Employee Recruitment and Selection

9 Checking References

Unfortunately, not everyone is totally honest, so doing reference checks is an integral part of the selection process. References should be professional or educational, not personal.

You may wish to consider conducting reference checks before interviewing candidates, particularly if there are any red flags on the resumé, as discussed above. This can save a lot of time if references don’t check out. Several hours and considerable expense can be incurred in interviews, travel, etc. only to find afterward that someone’s employment track record is poor.

When conducting a reference check, ask about:

  • The applicant’s past performance on the job
  • Position(s) held
  • Duties and responsibilities completed successfully (and how these align with your detailed job description)
  • Dates of previous employment
  • Why the applicant left the job
  • Whether the applicant would be rehired

When conducting the reference, remember that you are representing your company. Act professionally and respect the time of the person you are talking to. Whenever possible speak to the candidate’s direct supervisor as that person will know the most about the candidate’s day-to-day work habits and skills.

Be sure to document all information supplied by the applicant’s references. It, along with the interviewers’ feedback and impressions, will be important in making the hiring decision. Ensure all feedback is kept confidential; do not share it with others.

One of the shortcomings of the reference check is that it can put the previous employer in a difficult position. If he or she tells you the applicant was unreliable, moody, and difficult to get along with, and if the applicant finds out about these comments, the previous employer could be in a vulnerable legal position. For this reason some organizations refuse to give references and will only confirm dates of employment and position held, a policy that can make selection more difficult because you are denied information about previous behaviour.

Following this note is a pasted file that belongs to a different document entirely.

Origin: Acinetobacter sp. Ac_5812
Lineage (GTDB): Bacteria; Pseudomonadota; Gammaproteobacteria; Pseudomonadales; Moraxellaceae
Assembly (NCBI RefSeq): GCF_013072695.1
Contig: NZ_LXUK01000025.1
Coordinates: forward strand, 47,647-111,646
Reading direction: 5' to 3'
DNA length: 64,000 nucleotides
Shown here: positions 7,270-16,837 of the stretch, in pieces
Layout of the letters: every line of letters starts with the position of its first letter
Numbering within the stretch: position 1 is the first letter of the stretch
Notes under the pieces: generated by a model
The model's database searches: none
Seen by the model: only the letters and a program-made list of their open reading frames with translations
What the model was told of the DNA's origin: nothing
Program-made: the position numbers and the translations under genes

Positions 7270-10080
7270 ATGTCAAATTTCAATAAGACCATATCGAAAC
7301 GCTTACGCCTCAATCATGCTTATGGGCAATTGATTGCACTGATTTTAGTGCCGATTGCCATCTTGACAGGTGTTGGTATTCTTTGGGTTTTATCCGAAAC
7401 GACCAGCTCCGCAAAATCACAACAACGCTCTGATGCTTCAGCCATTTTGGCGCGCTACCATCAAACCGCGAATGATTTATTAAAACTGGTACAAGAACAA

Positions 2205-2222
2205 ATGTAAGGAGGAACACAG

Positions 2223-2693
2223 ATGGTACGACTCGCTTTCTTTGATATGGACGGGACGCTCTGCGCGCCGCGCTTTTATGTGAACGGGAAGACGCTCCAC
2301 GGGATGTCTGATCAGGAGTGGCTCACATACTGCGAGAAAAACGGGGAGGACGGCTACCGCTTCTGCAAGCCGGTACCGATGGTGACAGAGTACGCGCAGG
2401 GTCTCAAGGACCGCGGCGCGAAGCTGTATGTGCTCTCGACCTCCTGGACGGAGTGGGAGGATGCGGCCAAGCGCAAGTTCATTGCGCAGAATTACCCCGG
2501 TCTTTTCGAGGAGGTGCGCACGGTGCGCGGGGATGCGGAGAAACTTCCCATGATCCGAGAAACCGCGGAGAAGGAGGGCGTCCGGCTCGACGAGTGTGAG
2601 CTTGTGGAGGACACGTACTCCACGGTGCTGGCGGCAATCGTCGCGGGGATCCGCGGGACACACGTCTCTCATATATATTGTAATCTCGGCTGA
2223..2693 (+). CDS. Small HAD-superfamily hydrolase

Sometimes you may have to settle for the last question: “Would you hire the applicant again?” A simple “yes” or “no” speaks volumes. Sometimes you may have to read between the lines by listening to vague answers, tone of voice, hesitation, or silence.

Since some companies give only an applicant’s job title and the period the person was employed, it’s important to request references from every employer the person has had. Chances are you will find some previous employer who will provide useful information. When assessing candidate resumés, check for former employers that the applicant does not have a reference for; employment and reference gaps are worthy of follow-up. See Appendix 4 for a template that you may wish to use when checking references.


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Human Resources in the Food Service and Hospitality Industry Copyright © 2015 by The BC Cook Articulation Committee is licensed under a Creative Commons Attribution 4.0 International License, except where otherwise noted.

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